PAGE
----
Early Tuesday, North Korea fired an intermediate range ballistic missile over Japan’s northern Hokkaido Island. It broke up shortly afterward over the western Pacific Ocean.
With this provocation, North Korean tyrant Kim Jong Un has blunted American optimism that he might be willing to trim his saber rattling. It is clear that further U.S. action is required to force him into constructive diplomacy. The time has come for the Trump administration to take action.
An invasion of North Korea would entail an immense loss of life and is clearly not on the cards. But there are measures a long way short of such hostilities that could prove effective and which President Trump should now employ. He should issue a clear statement of policy that the U.S. military will from now on shoot down North Korean intermediate or intercontinental ballistic missiles if Kim launches them in a way that poses a threat to America and its allies.
Trump should first affirm that he will unilaterally shoot down missiles threatening U.S. territories. But he should also seek an agreement with Japanese Prime Minister Shinzo Abe toward joint action. If a bilateral agreement were to be reached, it would attract diplomatic support from the European Union and other powers. This establishes that ballistic missile aggression will not be tolerated.
How does one define a launch that is “threatening,” a threshold that would justify downing a North Korean missile? The definition should apply to any launch that puts the missile on a course that would transit or strike a U.S. ally or come within 700 miles of an American territory such as Guam. This would exclude the destruction of short-range missiles or missiles on their launch pads, which could invite international suggestions that the U.S. was escalating conflict. At the same time, however, it would be sufficient to secure American interests and send an unmistakable message of resolve and demonstrate technical capabilities that should make Kim pause.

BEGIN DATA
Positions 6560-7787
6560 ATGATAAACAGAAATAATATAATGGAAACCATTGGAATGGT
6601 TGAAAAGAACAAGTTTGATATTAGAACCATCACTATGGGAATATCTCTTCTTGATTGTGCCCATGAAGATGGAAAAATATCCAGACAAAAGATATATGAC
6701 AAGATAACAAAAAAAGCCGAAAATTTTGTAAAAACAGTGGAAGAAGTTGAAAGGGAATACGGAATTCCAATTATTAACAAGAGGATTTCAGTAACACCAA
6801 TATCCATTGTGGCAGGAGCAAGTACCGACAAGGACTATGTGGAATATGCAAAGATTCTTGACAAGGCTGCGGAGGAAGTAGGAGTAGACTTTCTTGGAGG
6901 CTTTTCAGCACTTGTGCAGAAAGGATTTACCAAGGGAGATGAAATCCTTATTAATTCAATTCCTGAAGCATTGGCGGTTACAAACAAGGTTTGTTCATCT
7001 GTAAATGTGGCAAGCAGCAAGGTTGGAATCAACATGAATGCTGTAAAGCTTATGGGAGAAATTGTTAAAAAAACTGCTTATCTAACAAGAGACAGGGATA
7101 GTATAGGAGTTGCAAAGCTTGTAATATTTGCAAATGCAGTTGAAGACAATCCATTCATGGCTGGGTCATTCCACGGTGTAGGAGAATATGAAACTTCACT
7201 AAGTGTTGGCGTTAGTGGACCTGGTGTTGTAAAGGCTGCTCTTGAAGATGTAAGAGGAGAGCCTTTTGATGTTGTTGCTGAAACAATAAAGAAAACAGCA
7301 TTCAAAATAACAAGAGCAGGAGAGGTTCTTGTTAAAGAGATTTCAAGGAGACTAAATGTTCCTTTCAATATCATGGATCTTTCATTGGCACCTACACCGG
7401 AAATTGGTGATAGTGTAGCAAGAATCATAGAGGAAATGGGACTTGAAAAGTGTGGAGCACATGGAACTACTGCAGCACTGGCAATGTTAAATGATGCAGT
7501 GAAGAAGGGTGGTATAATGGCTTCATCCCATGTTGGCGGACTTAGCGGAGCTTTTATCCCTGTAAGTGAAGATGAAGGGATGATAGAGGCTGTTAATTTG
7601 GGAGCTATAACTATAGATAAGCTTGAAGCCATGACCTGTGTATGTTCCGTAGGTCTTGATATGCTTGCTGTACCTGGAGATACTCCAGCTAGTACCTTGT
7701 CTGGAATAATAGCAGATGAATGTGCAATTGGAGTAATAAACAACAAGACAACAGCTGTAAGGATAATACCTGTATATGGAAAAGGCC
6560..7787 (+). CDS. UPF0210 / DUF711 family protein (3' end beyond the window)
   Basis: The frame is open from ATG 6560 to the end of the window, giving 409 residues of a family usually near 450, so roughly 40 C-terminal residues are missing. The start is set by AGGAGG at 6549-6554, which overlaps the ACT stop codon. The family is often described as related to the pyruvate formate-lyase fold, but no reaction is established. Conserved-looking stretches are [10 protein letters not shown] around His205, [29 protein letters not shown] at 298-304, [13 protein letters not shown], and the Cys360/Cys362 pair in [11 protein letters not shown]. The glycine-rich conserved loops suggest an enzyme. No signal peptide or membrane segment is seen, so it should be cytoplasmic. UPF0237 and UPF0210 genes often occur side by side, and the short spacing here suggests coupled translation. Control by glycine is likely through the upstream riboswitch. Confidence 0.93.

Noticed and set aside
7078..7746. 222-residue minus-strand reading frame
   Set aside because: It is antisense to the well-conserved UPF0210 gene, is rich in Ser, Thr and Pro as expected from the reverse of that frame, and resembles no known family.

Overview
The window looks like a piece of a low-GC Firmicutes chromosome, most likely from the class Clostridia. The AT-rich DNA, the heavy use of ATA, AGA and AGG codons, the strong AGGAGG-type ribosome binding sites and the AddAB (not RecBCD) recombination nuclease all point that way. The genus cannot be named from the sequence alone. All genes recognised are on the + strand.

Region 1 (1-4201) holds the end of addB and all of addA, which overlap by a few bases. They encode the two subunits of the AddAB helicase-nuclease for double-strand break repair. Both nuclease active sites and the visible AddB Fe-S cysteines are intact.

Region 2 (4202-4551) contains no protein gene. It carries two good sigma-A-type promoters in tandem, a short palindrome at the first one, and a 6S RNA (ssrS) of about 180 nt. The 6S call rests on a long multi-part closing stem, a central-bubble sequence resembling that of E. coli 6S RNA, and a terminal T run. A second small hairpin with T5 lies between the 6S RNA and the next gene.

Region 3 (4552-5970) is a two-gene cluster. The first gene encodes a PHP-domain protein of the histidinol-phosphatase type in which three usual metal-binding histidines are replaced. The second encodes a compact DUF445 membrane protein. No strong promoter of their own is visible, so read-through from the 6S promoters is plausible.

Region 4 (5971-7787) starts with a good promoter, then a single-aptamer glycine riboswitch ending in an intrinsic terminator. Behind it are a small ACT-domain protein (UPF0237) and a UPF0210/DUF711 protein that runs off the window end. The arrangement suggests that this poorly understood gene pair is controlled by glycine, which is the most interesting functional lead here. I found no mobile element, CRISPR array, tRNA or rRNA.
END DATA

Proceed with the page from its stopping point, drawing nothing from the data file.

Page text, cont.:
There is still further utility to this new approach beyond the defense of the U.S. and its allies. By eliminating North Korean ballistic missiles at their midcourse or terminal phases, the U.S. would deny North Korea the technical data it needs to perfect their missile program. North Korea’s ballistic missile program remains in its late developmental stage, and its scientists need data from each test to eliminate weaknesses. By destroying Kim’s missiles, the U.S. would reduce his data returns and impose expensive losses on his capital investment project.
This shoot-down policy would also help perfect our ballistic missile defense capabilities. Whether confronting North Korea or other states such as Iran, the U.S. needs to develop reliable missile defenses. As it navigates an era of escalating ballistic missile proliferation, America needs credible missile deterrence.
There is a diplomatic solution, but it will only succeed if China believes the alternative is U.S. military action against North Korea. That option remains as impractical as it is unacceptable. But if the U.S. doesn’t act fast, it might become unavoidable.
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